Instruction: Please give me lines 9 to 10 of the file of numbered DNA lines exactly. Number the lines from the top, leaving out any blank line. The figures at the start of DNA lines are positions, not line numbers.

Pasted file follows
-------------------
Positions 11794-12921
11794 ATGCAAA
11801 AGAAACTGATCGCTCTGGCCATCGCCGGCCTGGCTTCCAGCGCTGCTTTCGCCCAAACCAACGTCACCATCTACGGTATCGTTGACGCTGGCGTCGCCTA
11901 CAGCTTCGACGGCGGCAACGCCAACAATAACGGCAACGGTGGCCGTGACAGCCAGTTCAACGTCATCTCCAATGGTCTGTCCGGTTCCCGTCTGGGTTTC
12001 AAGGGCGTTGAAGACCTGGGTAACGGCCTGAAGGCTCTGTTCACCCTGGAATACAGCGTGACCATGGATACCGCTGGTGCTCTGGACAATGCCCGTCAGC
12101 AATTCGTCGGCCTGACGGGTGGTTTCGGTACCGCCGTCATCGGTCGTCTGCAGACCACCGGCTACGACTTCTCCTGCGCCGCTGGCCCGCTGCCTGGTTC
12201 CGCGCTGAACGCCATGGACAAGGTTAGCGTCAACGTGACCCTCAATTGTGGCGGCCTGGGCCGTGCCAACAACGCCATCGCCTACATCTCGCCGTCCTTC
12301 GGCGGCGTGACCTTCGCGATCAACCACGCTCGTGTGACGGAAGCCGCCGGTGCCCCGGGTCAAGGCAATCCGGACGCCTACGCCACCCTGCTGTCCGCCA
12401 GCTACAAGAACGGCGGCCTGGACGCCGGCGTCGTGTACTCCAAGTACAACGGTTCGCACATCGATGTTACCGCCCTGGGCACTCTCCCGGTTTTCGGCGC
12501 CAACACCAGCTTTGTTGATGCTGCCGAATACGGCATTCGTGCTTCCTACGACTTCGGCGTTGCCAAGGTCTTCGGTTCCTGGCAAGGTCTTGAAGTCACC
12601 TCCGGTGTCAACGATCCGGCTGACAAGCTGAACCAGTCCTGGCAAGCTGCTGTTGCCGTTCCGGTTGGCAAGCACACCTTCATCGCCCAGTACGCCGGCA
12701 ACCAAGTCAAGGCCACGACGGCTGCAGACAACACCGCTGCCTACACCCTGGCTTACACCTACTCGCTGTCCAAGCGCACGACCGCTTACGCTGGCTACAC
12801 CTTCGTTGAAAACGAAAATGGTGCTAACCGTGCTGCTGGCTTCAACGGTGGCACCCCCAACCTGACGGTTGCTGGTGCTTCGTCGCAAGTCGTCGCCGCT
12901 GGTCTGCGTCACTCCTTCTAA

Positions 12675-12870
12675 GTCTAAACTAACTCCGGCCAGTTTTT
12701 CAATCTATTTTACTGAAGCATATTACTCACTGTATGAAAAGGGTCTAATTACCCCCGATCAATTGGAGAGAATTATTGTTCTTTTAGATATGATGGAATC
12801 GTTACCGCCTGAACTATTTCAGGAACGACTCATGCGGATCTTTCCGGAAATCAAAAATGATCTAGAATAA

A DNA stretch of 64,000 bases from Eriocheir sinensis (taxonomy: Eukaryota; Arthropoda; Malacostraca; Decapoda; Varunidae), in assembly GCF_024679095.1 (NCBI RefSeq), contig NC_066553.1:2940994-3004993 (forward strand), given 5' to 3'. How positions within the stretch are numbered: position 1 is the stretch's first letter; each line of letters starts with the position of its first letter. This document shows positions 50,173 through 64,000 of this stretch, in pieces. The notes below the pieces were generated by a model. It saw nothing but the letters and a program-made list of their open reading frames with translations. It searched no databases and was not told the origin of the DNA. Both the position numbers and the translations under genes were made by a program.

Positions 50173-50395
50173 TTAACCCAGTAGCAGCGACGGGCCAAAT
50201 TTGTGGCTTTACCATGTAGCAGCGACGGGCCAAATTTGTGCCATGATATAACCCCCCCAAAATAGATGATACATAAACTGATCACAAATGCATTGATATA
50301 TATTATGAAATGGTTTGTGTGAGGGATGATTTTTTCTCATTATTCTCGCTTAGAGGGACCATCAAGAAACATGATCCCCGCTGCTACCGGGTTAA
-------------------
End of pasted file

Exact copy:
12401 GCTACAAGAACGGCGGCCTGGACGCCGGCGTCGTGTACTCCAAGTACAACGGTTCGCACATCGATGTTACCGCCCTGGGCACTCTCCCGGTTTTCGGCGC
12501 CAACACCAGCTTTGTTGATGCTGCCGAATACGGCATTCGTGCTTCCTACGACTTCGGCGTTGCCAAGGTCTTCGGTTCCTGGCAAGGTCTTGAAGTCACC